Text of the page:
The Justice Department, along with federal and state partners, today announced a $7 billion settlement with Citigroup Inc. to resolve federal and state civil claims related to Citigroup's conduct in the packaging, securitization, marketing, sale and issuance of residential mortgage-backed securities (RMBS) prior to Jan. 1, 2009. The resolution includes a $4 billion civil penalty – the largest penalty to date under the Financial Institutions Reform, Recovery and Enforcement Act (FIRREA). As part of the settlement, Citigroup acknowledged it made serious misrepresentations to the public – including the investing public – about the mortgage loans it securitized in RMBS. The resolution also requires Citigroup to provide relief to underwater homeowners, distressed borrowers and affected communities through a variety of means including financing affordable rental housing developments for low-income families in high-cost areas. The settlement does not absolve Citigroup or its employees from facing any possible criminal charges.
This settlement is part of the ongoing efforts of President Obama's Financial Fraud Enforcement Task Force's RMBS Working Group, which has recovered $20 billion to date for American consumers and investors.
"This historic penalty is appropriate given the strength of the evidence of the wrongdoing committed by Citi," said Attorney General Eric Holder. "The bank's activities contributed mightily to the financial crisis that devastated our economy in 2008. Taken together, we believe the size and scope of this resolution goes beyond what could be considered the mere cost of doing business. Citi is not the first financial institution to be held accountable by this Justice Department, and it will certainly not be the last."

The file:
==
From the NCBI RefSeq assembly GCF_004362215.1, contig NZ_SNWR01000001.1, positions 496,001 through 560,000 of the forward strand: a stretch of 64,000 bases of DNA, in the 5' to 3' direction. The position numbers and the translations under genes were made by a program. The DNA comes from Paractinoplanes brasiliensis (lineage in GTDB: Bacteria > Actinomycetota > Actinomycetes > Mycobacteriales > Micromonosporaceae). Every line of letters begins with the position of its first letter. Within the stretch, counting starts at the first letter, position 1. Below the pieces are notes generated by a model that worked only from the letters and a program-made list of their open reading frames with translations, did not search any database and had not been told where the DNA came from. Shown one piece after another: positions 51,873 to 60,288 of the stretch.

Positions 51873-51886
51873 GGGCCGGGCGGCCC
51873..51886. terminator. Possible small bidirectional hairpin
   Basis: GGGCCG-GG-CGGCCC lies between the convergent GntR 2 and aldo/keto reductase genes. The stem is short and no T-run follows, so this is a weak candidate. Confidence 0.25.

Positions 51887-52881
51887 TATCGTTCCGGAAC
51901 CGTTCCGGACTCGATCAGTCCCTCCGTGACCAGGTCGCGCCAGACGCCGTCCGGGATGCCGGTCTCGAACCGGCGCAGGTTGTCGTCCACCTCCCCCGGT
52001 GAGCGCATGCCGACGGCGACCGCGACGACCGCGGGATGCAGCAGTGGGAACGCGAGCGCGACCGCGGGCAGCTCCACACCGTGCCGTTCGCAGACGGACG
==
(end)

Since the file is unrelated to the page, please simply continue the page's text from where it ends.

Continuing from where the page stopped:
The settlement includes an agreed upon statement of facts that describes how Citigroup made representations to RMBS investors about the quality of the mortgage loans it securitized and sold to investors. Contrary to those representations, Citigroup securitized and sold RMBS with underlying mortgage loans that it knew had material defects. As the statement of facts explains, on a number of occasions, Citigroup employees learned that significant percentages of the mortgage loans reviewed in due diligence had material defects. In one instance, a Citigroup trader stated in an internal email that he "went through the Diligence Reports and think[s] [they] should start praying . . . [he] would not be surprised if half of these loans went down. . . It's amazing that some of these loans were closed at all." Citigroup nevertheless securitized the loan pools containing defective loans and sold the resulting RMBS to investors for billions of dollars. This conduct, along with similar conduct by other banks that bundled defective and toxic loans into securities and misled investors who purchased those securities, contributed to the financial crisis.